April 8, 2014 // Uncategorized

The missing piece

Troy Cozad, a Huntington native, has spent more than 35 years as a professional communicator and currently is marketing coordinator at the Reimbold & Anderson financial advisory practice. He lives in Fort Wayne with his wife, Ann, and their dog, Peregrin Took. He joined the Catholic Church in 2012 and continues as an active member of St. Elizabeth Ann Seton Church.

By Troy Cozad

Something was missing.

In middle age that is how I felt about my life. And what really bothered me was I could not quite put my finger on what it was. I had achieved reasonable success in my education and career and was financially comfortable. I enjoyed good health. I had traveled extensively and had far more than my share of unique and interesting experiences. I had a wonderful wife, family and circle of friends. I donated to selected charities and helped out my family and friends as best I thought I could. I wasn’t much into organized religion but in a vague way believed in God and the desirability to live as a good Christian. All in all, not a bad life really.

Still, something was missing.

Then I began attending St. Elizabeth Ann Seton Church in Fort Wayne. I admit at first it was largely to accompany my wife, a heart-felt cradle Catholic. Not that I had anything against Catholicism, but then I didn’t have much for it either. Yet the more I attended the more I began to discover that, frankly much to my surprise, a strong faith was that missing piece to my life. True, my path to faith was neither short or straight — I spent eight years attending Mass, took three years of catechism classes, went through nine months of RCIA formation and almost had to be led on a leash to my first Reconciliation — but two years ago at Easter I proudly entered full communion with the Church and experienced taking the Eucharist for the first time. My Catholic family members both rejoiced and joked (badly) that the real reason Pope Benedict resigned was he heard I finally had joined the Church and he figured his work was done because no greater miracle was possible.

To me now a strong faith life has important meaning. It means seeking that inner peace Christ wished for us by being in good relationship with all around you — God, your family, your life priorities, indeed the entire world environment. It means thinking and acting outside yourself — focusing only on possessions, career, status, looks and other points of self-interest only serves to limit you. I also have learned some hard lessons that these self-centered pursuits are transitory and can quickly be washed away through the flood of time.

Catholic writer Matthew Kelly has a great description of this — he says each person’s goal should be to become more holy in life, and that means “becoming the best version of yourself possible.”

If you want to test yourself, read Mathew 25 and then search your heart to see if you are a sheep or a goat.

It also means a desire to know and share your faith. Two old sayings come to mind — “when you don’t know where you are going any road will take you there” and “if you don’t stand for something you will fall for anything.” As Christians and Catholics we have a great blueprint of where we should be going and what we stand for — yet too often we tend to ignore the sign posts on life’s journey.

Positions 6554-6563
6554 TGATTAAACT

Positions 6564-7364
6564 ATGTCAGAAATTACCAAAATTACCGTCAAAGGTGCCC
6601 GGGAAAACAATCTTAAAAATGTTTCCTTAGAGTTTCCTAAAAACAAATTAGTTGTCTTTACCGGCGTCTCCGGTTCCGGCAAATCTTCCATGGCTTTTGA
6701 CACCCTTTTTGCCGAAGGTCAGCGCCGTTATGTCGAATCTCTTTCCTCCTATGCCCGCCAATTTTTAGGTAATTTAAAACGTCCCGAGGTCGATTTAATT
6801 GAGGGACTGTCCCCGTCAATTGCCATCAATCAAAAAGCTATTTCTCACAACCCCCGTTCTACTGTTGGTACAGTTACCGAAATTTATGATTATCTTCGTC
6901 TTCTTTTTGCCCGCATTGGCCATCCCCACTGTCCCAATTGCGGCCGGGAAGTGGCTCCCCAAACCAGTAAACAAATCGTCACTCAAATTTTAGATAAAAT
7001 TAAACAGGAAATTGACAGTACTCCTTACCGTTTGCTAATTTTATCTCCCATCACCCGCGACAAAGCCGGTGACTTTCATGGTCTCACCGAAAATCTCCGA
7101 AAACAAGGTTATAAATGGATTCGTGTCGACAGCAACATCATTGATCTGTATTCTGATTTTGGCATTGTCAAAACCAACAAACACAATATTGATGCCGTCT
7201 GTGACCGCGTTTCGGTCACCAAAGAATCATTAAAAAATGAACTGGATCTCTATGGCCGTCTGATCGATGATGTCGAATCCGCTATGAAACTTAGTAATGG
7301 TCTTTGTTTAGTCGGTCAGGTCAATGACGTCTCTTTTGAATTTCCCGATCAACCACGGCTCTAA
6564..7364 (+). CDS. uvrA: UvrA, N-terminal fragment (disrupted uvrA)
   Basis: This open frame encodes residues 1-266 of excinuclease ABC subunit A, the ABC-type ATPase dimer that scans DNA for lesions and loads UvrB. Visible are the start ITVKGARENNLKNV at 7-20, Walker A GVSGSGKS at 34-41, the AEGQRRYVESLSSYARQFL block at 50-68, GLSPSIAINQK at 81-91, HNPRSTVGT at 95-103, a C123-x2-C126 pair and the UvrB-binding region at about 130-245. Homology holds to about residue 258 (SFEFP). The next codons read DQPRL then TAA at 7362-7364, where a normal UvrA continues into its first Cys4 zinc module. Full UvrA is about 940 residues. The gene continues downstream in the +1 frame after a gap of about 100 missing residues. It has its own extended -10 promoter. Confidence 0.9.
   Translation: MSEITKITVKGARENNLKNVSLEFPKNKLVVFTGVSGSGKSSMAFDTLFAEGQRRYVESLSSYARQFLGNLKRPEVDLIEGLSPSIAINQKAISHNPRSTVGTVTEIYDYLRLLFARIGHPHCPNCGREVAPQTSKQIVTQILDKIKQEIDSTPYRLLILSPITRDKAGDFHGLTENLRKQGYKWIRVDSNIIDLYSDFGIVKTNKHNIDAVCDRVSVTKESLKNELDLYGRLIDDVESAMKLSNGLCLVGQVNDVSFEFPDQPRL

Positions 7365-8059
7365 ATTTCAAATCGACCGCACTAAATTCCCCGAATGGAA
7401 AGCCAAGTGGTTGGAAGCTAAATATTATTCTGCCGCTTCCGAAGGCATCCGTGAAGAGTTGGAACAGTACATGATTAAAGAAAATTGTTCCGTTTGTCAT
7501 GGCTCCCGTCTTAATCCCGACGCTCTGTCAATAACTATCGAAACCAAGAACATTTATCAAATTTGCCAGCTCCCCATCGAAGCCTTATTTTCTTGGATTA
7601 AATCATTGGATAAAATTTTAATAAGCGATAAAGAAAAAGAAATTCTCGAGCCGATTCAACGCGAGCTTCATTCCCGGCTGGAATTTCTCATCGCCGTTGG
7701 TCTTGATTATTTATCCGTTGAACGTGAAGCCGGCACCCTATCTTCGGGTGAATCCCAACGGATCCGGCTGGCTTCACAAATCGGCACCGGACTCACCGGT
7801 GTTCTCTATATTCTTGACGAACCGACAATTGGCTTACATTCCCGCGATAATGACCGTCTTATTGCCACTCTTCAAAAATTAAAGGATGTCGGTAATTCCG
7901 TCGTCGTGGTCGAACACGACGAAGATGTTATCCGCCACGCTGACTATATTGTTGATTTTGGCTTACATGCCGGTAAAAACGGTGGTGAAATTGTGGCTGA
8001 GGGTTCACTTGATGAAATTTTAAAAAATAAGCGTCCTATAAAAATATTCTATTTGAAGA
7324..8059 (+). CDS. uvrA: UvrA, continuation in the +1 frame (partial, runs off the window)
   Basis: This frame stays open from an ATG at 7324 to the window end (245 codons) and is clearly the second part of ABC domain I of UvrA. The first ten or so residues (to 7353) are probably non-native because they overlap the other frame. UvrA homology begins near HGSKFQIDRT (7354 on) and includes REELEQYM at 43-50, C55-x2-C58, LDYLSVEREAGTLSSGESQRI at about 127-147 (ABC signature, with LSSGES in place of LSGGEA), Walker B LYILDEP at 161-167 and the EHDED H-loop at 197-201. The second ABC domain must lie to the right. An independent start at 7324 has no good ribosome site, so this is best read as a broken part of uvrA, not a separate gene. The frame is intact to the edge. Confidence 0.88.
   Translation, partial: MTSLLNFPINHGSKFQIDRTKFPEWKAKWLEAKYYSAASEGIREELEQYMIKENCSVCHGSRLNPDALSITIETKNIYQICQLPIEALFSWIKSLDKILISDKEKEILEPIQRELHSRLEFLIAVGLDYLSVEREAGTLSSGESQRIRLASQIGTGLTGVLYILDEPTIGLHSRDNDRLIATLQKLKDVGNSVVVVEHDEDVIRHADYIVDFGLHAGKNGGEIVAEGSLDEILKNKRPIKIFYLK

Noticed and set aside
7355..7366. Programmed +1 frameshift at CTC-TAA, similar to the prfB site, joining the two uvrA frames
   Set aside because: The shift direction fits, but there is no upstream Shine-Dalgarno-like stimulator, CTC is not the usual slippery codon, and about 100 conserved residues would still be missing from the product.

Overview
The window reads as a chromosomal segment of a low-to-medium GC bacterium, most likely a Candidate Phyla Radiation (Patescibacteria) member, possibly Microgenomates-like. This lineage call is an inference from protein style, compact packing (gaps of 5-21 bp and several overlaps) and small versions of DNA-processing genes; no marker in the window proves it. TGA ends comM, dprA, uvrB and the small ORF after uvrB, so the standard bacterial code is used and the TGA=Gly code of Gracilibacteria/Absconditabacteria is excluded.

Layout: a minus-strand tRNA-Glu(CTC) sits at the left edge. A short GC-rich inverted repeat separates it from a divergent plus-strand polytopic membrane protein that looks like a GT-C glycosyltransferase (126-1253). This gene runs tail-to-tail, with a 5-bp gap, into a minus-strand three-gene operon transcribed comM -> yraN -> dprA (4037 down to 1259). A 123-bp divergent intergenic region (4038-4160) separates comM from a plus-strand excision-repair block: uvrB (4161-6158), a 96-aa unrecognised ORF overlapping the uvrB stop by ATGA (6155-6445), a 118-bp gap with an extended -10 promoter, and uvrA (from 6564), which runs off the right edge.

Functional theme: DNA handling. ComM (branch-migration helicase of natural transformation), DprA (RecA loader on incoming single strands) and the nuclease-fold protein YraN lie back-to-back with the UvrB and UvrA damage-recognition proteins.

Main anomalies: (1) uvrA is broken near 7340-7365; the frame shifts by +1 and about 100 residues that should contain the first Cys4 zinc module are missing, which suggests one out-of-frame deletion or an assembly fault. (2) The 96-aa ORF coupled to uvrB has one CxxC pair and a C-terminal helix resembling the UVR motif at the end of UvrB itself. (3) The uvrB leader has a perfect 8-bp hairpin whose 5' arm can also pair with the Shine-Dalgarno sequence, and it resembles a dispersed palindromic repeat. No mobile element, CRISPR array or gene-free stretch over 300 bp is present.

I am pleased to believe that, most of the time at least, I am no longer ignoring these sign posts. I try to work every day at becoming the best version of myself that I can. Certainly my involvement with the Church, and with the St. Elizabeth parish community especially, has become among the great joys of my life.

For the past two years I have served on the RCIA facilitation team at St. Elizabeth, helping others on the same path to faith I so recently traveled. I admit it was somewhat intimidating at first — my fellow team members are highly experienced, knowledgeable, and extremely filled with faith beyond my level in every area — yet they welcomed me heartily and have helped me. Through RCIA activities such as leading “Breaking Open the Word” Holy Scripture studies, facilitating class table discussions and helping to provide an overview of our 2,000-year-old faith, it is exciting and rewarding to feel like you have even a small part in helping each candidate and catechumen to become the best version of themselves possible.

I also participate in a variety of other activities at St. Elizabeth, from education programs to volunteering at the annual Setonfest each summer. Most recently, I spent a Friday night working the Knights of Columbus Lenten fish fry at the church. I can honestly say I have never felt more at home.

It has been quite a journey. If you had told me 10 years ago that leading a “Breaking Open the Word” Holy Scripture lesson in an RCIA program would be the highlight of my week, I would have thought you totally crazy. Yet it has come to pass. It’s what was missing in my life.

* * *

The best news. Delivered to your inbox.

Subscribe to our mailing list today.